Campaigners call for new vision for children in care
The Fostering Network, as part of The Alliance for Children in Care and Care Leavers, has called for a clearer definition of what care in England aims to achieve with the launch of its New Vision.
The group wants a statement in law from the Government defining the principal aims of the care system for those children who spend a significant time in care, as being:
- to promote psychological healing from past harm;
- to build resilience;
- to achieve wellbeing.
In order to realise this change, a new framework is required to measure how all children and young people are coping in care, which can then be used to hold local authorities to account.
A New Vision is published at a time when the care system continues to fail too many children, despite the evidence that care can be the right option and can provide the security, stability and love that children need.
The Alliance is also calling for:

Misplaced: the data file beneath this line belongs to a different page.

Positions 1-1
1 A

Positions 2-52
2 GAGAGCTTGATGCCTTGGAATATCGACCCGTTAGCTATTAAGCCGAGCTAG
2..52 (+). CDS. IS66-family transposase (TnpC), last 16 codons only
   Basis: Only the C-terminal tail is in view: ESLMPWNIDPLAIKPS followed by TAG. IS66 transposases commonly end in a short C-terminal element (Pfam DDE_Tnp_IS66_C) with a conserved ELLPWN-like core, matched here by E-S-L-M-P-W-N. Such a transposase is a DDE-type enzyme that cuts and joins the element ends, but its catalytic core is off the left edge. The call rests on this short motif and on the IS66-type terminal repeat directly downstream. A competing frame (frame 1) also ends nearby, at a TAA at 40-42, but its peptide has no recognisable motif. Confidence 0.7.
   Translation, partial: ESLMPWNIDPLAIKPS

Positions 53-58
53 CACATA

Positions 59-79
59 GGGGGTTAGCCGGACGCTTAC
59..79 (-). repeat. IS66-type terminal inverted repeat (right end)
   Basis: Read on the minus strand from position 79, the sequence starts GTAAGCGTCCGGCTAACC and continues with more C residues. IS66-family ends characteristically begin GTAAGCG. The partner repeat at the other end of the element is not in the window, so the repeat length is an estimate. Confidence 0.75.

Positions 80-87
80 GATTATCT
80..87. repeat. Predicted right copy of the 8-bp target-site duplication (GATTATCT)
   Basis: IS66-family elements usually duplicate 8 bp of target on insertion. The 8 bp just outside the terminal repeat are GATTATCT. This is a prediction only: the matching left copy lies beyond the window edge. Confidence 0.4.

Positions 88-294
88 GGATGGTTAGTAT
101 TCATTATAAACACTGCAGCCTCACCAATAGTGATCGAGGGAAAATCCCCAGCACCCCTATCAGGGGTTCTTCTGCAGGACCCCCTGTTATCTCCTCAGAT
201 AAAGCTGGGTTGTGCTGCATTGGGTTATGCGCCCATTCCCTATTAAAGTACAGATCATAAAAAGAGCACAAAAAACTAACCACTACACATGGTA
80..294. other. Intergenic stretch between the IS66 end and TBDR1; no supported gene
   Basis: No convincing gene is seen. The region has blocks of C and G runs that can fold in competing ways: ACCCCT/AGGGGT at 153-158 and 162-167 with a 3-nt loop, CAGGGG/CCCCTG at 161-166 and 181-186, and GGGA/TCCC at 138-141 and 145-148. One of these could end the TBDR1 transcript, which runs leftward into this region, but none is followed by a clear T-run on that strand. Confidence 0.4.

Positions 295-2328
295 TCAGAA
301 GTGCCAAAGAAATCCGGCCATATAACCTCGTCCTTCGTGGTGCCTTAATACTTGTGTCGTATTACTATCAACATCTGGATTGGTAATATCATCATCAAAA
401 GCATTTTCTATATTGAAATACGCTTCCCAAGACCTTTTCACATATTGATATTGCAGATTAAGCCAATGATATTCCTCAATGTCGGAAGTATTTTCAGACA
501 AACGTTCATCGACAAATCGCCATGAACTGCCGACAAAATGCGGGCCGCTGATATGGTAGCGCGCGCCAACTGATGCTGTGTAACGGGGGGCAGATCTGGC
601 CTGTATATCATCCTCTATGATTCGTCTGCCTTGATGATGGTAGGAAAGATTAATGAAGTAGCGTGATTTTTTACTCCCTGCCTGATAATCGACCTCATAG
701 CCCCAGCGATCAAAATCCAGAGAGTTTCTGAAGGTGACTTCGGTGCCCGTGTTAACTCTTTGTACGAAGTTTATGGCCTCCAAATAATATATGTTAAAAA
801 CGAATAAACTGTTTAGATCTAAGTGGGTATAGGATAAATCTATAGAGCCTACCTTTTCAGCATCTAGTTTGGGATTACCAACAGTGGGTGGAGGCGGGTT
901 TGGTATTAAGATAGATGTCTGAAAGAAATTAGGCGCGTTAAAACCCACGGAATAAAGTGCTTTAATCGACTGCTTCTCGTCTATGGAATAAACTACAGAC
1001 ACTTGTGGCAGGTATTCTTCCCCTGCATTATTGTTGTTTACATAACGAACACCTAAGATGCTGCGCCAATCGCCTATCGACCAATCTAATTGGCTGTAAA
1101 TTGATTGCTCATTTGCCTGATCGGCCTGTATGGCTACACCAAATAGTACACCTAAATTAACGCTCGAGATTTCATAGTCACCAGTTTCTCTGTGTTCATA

- Greater support and training for primary carers and key workers in children’s homes - so they can help children overcome past experiences and build positive relationships;
- Mechanisms for assessing the quality of care from the child’s perspective - and accountability when a placement doesn’t work for them;
- Measurement of children’s wellbeing and progress throughout their care experience - rather than one-off outcomes, so we understand when children are doing well and when they need more support;
- Care that meets the day-to-day emotional needs of children - but with timely access to specialist mental health support if needed;
- Continued support when young people leave care - so they are not expected to become independent earlier than their peers.
Kevin Williams, chief executive of The Fostering Network, said: “We must support children and young people on their whole journey through the care system and beyond, to give them the very best chance of achieving their ambitions and personal wishes. That is why we are part of the group of charities which has come together to call for real clarity in what care is aiming to achieve for each child, so that we can work more holistically to create brighter futures for all.
“Viewing each element of care in isolation is to fundamentally not understand a child. When trauma affects children we cannot simply hold our hands up after removing them from a harmful situation and say that’s a job done. We must love and nurture children and young people through their whole childhood, into adulthood, and beyond. Foster carers have a huge role to play in this process and are a vital part of the professional team around the child who will help guide them.”
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